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Volume 10 – Issue 6 – New Poems – Scottish Review of Books
by Ron Butlin

Volume 10 – Issue 6 – New Poems

May 30, 2015 | by Ron Butlin


The very first Because

(no paws or claws

but logic’s laws)

came once upon a mouse-click

slick as any electronic

tick . . . tick . . . tick . . .

through Time’s deleted was.

Binary YES and binary NO,

the cursor showing where to go

(its heartbeat is what matters most

to touchscreen lives

lived ghost-to-ghost).

But oh! Oh! OH!

that once upon a long ago

catabatic flow

that’s brought us from entropic high

to less entropic low!

Never mind the why and how

or need-to-know,

only that we’ve come at last

to now –

i.e. what this cat and mouse allow.

Scottish cat and Scottish mouse

play hide-and-seek about our house –

no walls, no floors,

no stairs, no doors,

and nothing in between,

just me and you and you and me –

our hopes for what will never be

our fears for what has never been.

While Scottish sun and moon and star

make us who and what we are,

all histories of this and that

are better left to Scottish mouse

and Scottish cat.

We live in a glass kingdom that seems each day to become more fragile. Should we worry? After all, our elders and betters are determined to take care of us.



Back then, High Priests would breathe on every surface

of our sacred heart-stone;

lesser priests breathed

on the everyday transparency of streets,

buildings, billboards, trees, grass

and falling rain.

They breathed and they polished,

they made our precious kingdom shine!

(Beyond our borders lay a thanklessness

of darkness and division

where local deities clawed at the sky,

and stamped on the earth

to get attention.

Matters of life and death were settled

by divine clumsiness.

Small gods and smaller men – envy

gave them strength.)

Meanwhile, the light streaming from our

sacred heart-stone’s core purified

and protected us.

Our dreams were forgiven,

our longings and regrets (the mess

of fingerprints we’d smear on whatever

we desired)

were painlessly erased.

Contented years, contented centuries. Until –


This morning, the sun has come to a standstill.

Beneath us, the permafrost contracts.

We feel it crack.

Feel it split.

Glaciers and polar icecaps are

breaking off, slipping

(so far away from us, we hardly

hear a sound)

into the warming waters.

Our priests assure us they continue to breathe

and to polish every single moment

of every single day.

They say they breathe and polish harder

than ever before.

They have new incantations, they tell us,

new rituals.

Do they think they can move the sun?


Computer simulations show our kingdom

catching fire. Such an electronic crackling,

such a roar from the surround-sound speakers!

See-through roads and bridges melt.

Glass-hard girders buckle in the heat.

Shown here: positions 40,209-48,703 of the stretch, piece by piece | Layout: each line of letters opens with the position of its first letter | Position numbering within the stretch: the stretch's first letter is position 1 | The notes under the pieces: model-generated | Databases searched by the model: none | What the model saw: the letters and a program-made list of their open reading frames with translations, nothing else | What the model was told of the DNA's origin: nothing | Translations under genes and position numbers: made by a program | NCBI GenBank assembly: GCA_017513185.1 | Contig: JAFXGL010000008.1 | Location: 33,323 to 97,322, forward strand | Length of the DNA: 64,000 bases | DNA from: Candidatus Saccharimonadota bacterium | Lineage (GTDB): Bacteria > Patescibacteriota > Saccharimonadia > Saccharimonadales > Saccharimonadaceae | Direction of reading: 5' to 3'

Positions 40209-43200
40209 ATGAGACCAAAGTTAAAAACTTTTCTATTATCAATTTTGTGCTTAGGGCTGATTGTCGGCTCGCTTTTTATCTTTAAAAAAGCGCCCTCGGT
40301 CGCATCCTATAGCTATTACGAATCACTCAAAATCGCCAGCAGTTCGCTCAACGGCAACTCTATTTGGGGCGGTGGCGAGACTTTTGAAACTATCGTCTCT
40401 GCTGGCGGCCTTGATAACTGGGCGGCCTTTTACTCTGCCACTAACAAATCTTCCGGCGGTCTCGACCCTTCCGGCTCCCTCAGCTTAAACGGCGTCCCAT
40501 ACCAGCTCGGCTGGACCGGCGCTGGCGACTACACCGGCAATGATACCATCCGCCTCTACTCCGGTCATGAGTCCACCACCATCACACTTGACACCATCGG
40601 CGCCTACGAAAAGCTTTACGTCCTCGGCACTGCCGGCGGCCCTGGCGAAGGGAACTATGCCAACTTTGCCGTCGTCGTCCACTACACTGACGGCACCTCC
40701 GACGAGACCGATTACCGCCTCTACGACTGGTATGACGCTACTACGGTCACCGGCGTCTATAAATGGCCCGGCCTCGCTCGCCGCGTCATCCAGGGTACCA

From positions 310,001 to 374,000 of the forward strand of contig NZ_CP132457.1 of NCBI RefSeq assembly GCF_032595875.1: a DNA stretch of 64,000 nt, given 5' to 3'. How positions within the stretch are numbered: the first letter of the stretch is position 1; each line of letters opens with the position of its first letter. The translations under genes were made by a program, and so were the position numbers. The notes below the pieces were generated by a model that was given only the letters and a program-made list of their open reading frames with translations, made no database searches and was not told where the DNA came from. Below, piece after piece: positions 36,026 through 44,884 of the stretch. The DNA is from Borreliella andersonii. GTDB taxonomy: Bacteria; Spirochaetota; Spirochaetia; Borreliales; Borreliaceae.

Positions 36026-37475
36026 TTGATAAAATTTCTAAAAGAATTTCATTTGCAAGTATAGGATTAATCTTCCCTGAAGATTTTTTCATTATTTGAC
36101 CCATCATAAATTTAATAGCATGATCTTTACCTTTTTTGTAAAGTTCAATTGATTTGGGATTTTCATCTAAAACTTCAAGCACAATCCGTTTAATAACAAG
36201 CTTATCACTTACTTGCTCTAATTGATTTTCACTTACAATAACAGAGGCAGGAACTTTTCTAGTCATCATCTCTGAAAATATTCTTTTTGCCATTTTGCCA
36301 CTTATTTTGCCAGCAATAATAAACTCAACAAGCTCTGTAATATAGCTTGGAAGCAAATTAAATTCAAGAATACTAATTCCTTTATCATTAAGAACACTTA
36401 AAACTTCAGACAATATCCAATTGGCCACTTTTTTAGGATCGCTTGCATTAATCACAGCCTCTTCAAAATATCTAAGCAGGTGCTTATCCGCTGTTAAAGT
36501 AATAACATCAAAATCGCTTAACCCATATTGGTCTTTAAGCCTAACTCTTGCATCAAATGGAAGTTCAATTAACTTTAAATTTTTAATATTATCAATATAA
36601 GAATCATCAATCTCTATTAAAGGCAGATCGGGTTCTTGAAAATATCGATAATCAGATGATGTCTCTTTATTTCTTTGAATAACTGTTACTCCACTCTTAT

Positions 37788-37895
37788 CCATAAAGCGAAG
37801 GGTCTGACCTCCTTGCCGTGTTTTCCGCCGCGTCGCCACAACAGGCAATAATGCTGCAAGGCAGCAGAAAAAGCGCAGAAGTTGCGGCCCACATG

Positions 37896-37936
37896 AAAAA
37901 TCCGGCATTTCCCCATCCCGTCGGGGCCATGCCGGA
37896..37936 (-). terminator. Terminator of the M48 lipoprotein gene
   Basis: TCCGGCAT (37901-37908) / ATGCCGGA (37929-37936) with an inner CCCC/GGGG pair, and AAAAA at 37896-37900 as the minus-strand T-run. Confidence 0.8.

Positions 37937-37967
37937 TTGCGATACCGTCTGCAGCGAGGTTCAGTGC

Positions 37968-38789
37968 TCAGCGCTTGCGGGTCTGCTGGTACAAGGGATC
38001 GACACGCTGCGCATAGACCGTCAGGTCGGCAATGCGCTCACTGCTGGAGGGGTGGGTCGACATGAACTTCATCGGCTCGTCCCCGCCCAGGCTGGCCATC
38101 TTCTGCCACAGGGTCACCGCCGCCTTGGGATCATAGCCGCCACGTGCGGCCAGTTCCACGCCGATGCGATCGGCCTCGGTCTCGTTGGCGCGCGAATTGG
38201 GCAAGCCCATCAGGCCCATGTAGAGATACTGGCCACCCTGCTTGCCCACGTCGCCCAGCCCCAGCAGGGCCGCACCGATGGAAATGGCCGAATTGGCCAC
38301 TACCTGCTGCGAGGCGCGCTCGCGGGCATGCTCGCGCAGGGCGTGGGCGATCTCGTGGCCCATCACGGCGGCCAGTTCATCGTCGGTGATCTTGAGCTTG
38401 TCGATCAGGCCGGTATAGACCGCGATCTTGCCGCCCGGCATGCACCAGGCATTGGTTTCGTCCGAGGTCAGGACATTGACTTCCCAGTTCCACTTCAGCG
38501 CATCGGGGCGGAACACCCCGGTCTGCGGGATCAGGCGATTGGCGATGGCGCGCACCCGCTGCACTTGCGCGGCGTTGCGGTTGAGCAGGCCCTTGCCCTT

History’s a sentence left forever

incomplete . . .

The Ninth Roman Legion invaded Scotland c.120AD. They were never seen again. It was all so very, very long ago, and yet . . .



Thanks to the ruler-straight road from here to Rome

and back again, we saw them coming miles away.

Call up the bards to verse and curse!

And Druids to stop the clocks, freeze-frame

the weather, make screen-shots of the day

ten cohorts of six hundred men

came clambering over the Wall.

That was the Roman invasion of Scotland,

the one and only.

2,000 years on they’re still here, still wandering

the Celtic mist, still taking wrong turns

on the wrong tracks in the long-gone

Forest of Caledon.

For them, it’s a late November afternoon,

and always will be. Darkness falling,

night ahead, and always,

always raining.

Sinister . . . dexter / Sinister . . . dexter . . .


The Pentland Hills in summer –

a cloud passing over the sun.

Sudden chill. Sudden skirl of sleet

from an empty sky.

Here they come – IX Legio Hispana!

So worn-out now. So skin-and-bone weightless.

Their buckles, belts and body-armour

tattered air; their shields

and swords trails of rust . . .

We watch them march march

march across Flotterstone Water

making hardly a ripple.

(Not the sort of invasions we view on YouTube –

Blockbusters wars with blockbuster budgets!

SHOCK AND AWE, and the sequel


with its drones, its jets,

its PR threats –

all for $77 billion.

Tomahawk missiles at $1 million per,

delivering freedom and democracy . . .)

Sinister . . .dexter / Sinister . . . dexter . . .


Look close. How many lifetimes does it take

to read what’s right before our very eyes?

Pictish runes, sprayed graffiti,

hidden landmines . . .

The future’s scripted everywhere around us –

Carefully then, so very carefully, let’s brush aside

these last few grains of sand . . .


One day soon (give or take a million years),

Scald Law and Carnethy will have levelled down

to folded layers of white-heat, seared-red

rock that ebbs and flows,

cooling to form its new geology.

Ancient lives and ours have come, and gone.

The Pentlands freeze over once again. The cold sun

barely risen, makes evening shadows

of all that has been said and done.

Sinister . . . dexter / Sinister . . . dexter. . .

From this Issue

The Moral Maze

by Rosemary Goring

A Bridge Too Far

by George Rosie

Northward Ho!

by Patrick J. Murray

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